Nonpharmacologic interventions are not necessarily effective in reducing agitation and aggression in assisted living and nursing home residents who have dementia, despite research suggesting otherwise, according to a newly published study in the Journal of the American Geriatrics Society.

The authors, from the University of Minnesota, searched several scientific databases for clinical trials reporting behavioral outcomes in the care of residents with dementia that did not involve drugs. They found 19 relevant studies addressing caregiver training, dementia care mapping, person-centered care, clinical protocols to reduce the use of antipsychotics and other psychotropic drugs, and emotion-oriented care, as well as 11 other studies that evaluated other interventions.

Evidence was insufficient to prove that any of the nonpharmacological interventions was more effective than usual care in lessening agitation and aggression, the authors wrote, noting that their findings run counter to those of a recent review that found that dementia care mapping and person-centered care do reduce agitation. The design of that study, the authors said, may have biased its results.

“Despite the need for evidence that will help reduce the use of antipsychotics for treatment of agitation and aggression in nursing home and assisted living facility residents with dementia, evidence of the efficacy of nonpharmacological care-delivery interventions in this setting is weak,” they wrote. Researchers must improve the design of studies if they are to prove that such interventions work, the authors said.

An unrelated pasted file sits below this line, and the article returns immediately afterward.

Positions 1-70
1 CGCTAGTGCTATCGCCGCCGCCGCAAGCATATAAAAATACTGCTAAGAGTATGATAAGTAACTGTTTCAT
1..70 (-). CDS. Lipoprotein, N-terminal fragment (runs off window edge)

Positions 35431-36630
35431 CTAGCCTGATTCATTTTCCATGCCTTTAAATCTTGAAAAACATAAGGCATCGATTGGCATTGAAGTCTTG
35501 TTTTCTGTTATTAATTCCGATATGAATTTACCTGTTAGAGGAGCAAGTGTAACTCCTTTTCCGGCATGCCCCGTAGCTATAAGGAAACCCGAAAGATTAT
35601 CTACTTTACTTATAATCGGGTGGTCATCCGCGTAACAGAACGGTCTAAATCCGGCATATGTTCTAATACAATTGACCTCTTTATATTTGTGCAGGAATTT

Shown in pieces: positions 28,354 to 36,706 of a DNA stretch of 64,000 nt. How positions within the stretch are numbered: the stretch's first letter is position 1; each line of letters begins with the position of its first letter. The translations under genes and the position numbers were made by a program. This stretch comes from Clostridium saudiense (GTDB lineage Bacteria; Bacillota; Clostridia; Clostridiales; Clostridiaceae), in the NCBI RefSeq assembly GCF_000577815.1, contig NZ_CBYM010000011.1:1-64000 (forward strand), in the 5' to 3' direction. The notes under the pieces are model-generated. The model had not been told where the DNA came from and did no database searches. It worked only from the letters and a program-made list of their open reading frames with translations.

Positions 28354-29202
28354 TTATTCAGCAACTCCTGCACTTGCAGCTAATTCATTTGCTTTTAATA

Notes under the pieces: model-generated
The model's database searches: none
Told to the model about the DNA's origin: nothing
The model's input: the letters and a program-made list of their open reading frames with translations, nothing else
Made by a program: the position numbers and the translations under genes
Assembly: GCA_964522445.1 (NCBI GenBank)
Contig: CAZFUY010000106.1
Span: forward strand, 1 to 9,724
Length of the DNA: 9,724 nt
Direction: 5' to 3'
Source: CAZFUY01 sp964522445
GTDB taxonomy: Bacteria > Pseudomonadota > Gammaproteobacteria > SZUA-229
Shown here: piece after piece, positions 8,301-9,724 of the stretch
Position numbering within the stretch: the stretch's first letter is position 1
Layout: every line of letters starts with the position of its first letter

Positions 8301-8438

In a related editorial, behavioral psychologists John F. Schnelle, Ph.D., of Vanderbilt University and Sandra F. Simmons, Ph.D., of the Veterans Affairs Tennessee Valley Healthcare System in Nashville, said that high staff turnover and insufficient staffing could be lessening the positive effects of interventions, which must be implemented consistently and over time. “This consistency is difficult to accomplish and requires a high degree of training, as well as a therapist or caregiver who knows the person well,” they wrote.

Studies of ways to prevent the development of behavioral disturbances instead of treating them when they occur also are needed, Schnelle and Simmons said.

Despite the findings of the current study, the editorial writers expressed “enthusiasm” for non-drug interventions for those with dementia and said that efforts to implement and evaluate their effectiveness are worthwhile. “In contrast to medications, nonpharmacological approaches should have minimal to no unintended negative side effects and the potential to improve a resident’s functioning in multiple domains, including quality of life,” they concluded.